Onto the next project: Labor in the Pulpits!

Seeing My Internship through a Brandeisian Lens

For this post, I will be talking about the effect studying at Brandeis has had on how I approach my internship.

Besides the fact I was fortuitous enough to be able to apply for this internship through Brandeis’ Handshake Program, I also see my social justice work through the important lens of a Politics/Psychology double major. And as Politics/Psychology double major, I’m often asked about the relevancy and intersection of my two majors to my life view.

The connection between them isn’t always obvious–hence the dearth of cross-listed classes compared to other disciplines. But the way I’ve always seen it is that both seek to understand and generalize behaviors writ large. Politics is understanding systems. We talk about the ways other nation states interact with each other, and how they straddle the line between order and anarchy. Psychology, on the other hand, focuses on individuals and to the extent to which human behaviors and predispositions affect our perception of the world.

I’ve found an interconnected approach is an important part of organizing. Because, specifically relevant to IWJ, while talking with the religious congregations, organizations and corporations, it’s important to know the right people to target. An action is as successful as the allies you acquire and the extent to which you are able to quantify and exhibit successes. Having demonstrable goals makes victories relevant to the cause of social justice.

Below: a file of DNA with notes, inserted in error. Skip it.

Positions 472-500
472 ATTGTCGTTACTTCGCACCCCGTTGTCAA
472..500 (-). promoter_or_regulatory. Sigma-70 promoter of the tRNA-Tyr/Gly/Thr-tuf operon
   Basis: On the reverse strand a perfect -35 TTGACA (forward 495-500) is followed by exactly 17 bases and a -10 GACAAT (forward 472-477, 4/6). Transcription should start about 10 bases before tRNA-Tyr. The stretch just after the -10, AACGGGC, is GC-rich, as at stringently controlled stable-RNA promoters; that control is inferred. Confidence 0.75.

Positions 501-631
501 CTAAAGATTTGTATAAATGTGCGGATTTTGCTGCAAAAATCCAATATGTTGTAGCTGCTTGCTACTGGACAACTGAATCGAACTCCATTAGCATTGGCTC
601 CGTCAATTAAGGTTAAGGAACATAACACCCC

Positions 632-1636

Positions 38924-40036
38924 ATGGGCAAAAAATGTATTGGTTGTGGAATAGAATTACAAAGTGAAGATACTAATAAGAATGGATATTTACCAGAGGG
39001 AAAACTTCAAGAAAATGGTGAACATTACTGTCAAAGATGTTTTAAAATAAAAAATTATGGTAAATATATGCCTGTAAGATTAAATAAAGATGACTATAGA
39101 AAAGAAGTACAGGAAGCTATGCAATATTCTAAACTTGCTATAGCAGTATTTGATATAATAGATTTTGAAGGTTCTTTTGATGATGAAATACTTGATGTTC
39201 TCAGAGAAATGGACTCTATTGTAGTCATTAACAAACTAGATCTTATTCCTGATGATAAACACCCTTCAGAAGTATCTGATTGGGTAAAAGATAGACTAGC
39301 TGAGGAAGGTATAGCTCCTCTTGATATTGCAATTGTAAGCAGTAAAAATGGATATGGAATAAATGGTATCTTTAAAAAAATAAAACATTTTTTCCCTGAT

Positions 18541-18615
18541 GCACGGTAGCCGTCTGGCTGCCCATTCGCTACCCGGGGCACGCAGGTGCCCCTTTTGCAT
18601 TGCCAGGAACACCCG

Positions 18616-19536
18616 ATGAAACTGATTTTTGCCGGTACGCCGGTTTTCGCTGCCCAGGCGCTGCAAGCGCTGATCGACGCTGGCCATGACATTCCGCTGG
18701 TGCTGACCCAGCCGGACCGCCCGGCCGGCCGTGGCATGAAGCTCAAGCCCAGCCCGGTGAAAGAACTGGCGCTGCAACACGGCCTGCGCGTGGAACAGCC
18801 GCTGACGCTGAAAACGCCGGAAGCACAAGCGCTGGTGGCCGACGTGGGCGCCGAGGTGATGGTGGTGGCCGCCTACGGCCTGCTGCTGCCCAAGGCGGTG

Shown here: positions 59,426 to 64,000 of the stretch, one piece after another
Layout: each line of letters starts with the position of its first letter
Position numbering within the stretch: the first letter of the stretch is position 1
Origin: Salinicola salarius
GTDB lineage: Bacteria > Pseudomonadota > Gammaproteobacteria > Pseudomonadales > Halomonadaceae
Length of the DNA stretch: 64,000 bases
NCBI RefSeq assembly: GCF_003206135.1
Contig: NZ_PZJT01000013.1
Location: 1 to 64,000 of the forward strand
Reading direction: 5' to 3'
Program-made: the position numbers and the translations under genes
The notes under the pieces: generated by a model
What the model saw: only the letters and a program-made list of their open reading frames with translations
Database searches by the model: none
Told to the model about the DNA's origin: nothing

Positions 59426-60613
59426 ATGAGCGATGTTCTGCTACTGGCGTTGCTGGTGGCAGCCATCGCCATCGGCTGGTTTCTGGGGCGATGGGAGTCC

A few weeks ago, I participated in Seminary Summer, straddling the middle ground as a participant and observer. I learned about the variety of inequalities faced by individuals in the labor market and the way non-profits and religious organizations are speaking out.

One example stuck out to me. We were given an issue of wage theft and were given time to brainstorm with a partner the most effective way to address this injustice, and how to incorporate religious communities. Knowledge of political science helped me to vocalize what systems I should be targeting and what structures were in place to encourage, or more often than not discourage, systemic change. But knowledge of psychology made me think what would be the most effective way to approach people for my desired result.

(Some of the reading I’ve done at work. Learn more here.)

Since Seminary Summer, I’ve spent time putting together details for our National Convening. In this, I’ve drawn upon my extracurricular experiences at Brandeis. Being a debater and learning how to speak succinctly and persuasively has aided me in crafting scripts to message and interact with IWJ donors and affiliates about our upcoming National Convening–in particular, encouraging allies to come to a photo exhibit we’re hosting with the work of David Bacon.

If you haven’t seen his phenomenal and moving work as a labor activist and photojournalist, his website is available here.

The following is one of his powerful images:

Overall, I’m grateful that Brandeis has improved my analytical and persuasive abilities and I have them come to play as I prepare for the next major event of my internship.